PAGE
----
Therapist talk:

Acupuncture Treatment in Oriental Medicine

 

By Eitaro Hamano

(Acupuncturist)

2-1 What is Oriental medicine acupuncture and moxibustion treatment - ‘Qi’, ‘Kei-raku’, ‘Kei-ketsu’?

Some indispensable concepts in Oriental medicine acupuncture and moxibustion are ‘Qi’(Ki in Japanese), ‘Kei-raku’(channel/meridian), ‘Kei-ketsu’ (acupuncture point), ‘Gogyo’ (five elements), and ‘Yin and Yang’. In this summary, I would like to explain Qi, Kei-raku and Kei-ketsu. 

 

These are generally unfamiliar words for everyone, so it can be difficult to understand them right away. The first and most important thing is the concept of Qi. When you hear Qi, you may think that it is a bit strange. However, in Japanese vocabulary, the Japanese word for Qi is often used. people write that ‘illness’ is ‘sick-qi’. Also, it is often said that illness comes from Qi.

 

The word Qi or ‘Ki’ is often used in everyday life in Japan. For example, there are many words and expressions such as: "Ki-nisuru”, (you care about), "Ki-ga-Ki-denai" (you are very nervous), "sono-Ki-ganai" (you don't want to do that), "Ki-mochiwarui" (you feel uncomfortable), "Ki-gachigau" (you are crazy), "Ki-gachiru"(you are distracted), "Ki-gamayou" (you are wondering), "gen-Ki" (you are fine), "yang-Ki" (cheerful), "yin-Ki" (gloomy), "sat-Ki" (bloodthirsty), "kat-Ki" (lively), and "hon-Ki" (earnestness). 

 

In traditional Chinese medicine, the vital energy or life force keeps a person's spiritual, emotional, mental and physical health in balance. In other words, the fundamental invisible force that drives humans socially, mentally, and physically is actually "Qi". In the ancient Orient, when science was not well developed, doctors examined a patient's illness by examining the Qi emitted by that person to determine what was wrong in their body. 

 

For example, there is "Shi-shin" (four examinations) in the diagnostic method of traditional Chinese medicine. "Bou-shin" - to examine the energy and complexion emitted by the person. "Bun-shin" - to feel the person's voice and sense any smellsthe person emits. "Mon-shin" - to ask questions. "Set-shin" - to touch and feel. Thisalso includes tongue diagnosis, pulse diagnosis and abdominal diagnosis. In this way, Oriental medicine has established a comprehensive method for diagnosing the cause of a person's ‘Qi’ illness.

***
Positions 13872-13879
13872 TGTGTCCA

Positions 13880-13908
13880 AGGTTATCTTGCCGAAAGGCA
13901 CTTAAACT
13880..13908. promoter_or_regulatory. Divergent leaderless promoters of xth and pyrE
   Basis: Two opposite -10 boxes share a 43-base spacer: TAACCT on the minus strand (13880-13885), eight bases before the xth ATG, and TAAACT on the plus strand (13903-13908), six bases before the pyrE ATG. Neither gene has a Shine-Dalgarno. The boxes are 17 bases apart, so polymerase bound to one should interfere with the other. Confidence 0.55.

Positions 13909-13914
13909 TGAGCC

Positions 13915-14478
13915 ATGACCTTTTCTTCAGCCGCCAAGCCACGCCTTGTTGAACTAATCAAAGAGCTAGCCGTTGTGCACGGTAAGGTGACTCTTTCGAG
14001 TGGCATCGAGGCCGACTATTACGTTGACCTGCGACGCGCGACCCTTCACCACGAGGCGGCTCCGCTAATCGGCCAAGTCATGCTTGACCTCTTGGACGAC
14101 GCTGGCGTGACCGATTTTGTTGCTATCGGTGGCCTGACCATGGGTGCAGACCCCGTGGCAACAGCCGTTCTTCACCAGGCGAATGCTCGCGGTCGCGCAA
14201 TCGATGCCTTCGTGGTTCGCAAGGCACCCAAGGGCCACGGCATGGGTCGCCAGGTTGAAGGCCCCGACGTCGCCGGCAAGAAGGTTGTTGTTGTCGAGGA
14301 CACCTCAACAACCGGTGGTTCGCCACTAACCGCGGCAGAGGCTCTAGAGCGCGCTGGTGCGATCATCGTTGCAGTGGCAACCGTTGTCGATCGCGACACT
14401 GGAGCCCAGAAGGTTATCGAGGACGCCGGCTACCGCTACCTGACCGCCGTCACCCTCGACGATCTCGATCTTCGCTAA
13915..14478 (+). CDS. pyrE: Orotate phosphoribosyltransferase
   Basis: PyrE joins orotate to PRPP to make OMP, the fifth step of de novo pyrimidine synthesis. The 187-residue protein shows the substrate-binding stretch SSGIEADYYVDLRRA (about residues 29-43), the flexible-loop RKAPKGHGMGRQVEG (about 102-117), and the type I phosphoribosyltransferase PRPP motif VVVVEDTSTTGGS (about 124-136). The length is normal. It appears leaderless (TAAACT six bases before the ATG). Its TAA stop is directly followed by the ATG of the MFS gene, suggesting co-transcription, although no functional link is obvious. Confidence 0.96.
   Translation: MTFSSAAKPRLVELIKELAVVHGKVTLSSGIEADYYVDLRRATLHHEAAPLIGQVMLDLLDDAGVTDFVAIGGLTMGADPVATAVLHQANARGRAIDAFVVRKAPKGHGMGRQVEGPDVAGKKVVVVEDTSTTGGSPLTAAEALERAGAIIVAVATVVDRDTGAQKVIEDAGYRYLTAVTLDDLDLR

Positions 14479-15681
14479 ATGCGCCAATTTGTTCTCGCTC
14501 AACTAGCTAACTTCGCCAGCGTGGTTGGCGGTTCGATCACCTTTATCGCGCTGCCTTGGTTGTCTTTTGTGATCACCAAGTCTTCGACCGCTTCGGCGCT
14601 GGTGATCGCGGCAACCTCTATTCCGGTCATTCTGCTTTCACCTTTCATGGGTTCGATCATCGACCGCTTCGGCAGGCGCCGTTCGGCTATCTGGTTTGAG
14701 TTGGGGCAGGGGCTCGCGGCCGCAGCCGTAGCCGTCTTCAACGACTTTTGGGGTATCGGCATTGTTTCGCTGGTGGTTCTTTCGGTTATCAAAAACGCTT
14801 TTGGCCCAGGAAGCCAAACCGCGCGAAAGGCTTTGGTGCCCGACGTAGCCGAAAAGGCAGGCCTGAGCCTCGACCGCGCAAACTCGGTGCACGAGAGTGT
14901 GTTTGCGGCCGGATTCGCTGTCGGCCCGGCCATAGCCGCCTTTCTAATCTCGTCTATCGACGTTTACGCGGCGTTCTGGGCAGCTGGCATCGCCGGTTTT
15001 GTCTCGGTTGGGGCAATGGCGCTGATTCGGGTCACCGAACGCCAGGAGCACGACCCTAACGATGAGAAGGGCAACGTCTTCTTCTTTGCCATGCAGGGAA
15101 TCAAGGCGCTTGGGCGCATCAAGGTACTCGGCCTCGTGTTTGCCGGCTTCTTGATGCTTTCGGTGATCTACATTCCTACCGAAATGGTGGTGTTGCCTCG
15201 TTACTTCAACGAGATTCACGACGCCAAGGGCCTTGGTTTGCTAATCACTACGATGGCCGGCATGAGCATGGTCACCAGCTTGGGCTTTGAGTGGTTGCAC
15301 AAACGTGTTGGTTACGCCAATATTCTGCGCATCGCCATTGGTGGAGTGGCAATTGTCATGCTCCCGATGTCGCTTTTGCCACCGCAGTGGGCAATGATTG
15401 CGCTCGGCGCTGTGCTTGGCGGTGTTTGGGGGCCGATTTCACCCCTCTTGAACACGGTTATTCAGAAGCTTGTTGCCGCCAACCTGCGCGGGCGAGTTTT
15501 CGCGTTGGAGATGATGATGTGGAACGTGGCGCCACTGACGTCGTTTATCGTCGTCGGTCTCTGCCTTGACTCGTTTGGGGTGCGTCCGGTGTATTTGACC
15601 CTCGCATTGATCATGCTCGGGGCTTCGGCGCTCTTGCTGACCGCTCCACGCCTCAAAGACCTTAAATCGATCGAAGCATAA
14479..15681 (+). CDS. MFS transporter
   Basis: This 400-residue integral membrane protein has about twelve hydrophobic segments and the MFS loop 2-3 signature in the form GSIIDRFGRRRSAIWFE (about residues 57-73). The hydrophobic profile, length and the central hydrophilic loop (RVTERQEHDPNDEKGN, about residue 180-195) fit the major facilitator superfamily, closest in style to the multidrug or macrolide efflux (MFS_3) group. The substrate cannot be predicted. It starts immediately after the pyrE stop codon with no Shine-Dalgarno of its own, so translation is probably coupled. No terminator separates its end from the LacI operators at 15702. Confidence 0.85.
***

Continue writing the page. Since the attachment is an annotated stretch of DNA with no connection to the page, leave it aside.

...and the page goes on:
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Next is the ‘Kei-raku’, which is simply the route through which ‘Qi flows.

There are 12 main pathways (channels/meridians) in the body, which are connected to each internal organ function. The Kei-raku cannot be found by dissecting acorpse, because there is no Qi flowing in a dead body. Since the pathways areinvisible, there is debate among acupuncturists about their existence, but since the channels were established thousands of years ago, they are still being applied clinically by acupuncturists around the world.

 

On the pathways, there are the ‘Tsubo"’, which are the so-called acupuncture points. There are many points that have been used in folk remedies for a long time in Asia, such as being effective for stomach pain or headaches when pressed there.Tsubo points work on the vitality that is the root of the body used in acupuncture and moxibustion treatment. The points are located on the route of the Kei-raku pathways, where the Qi flows in and out.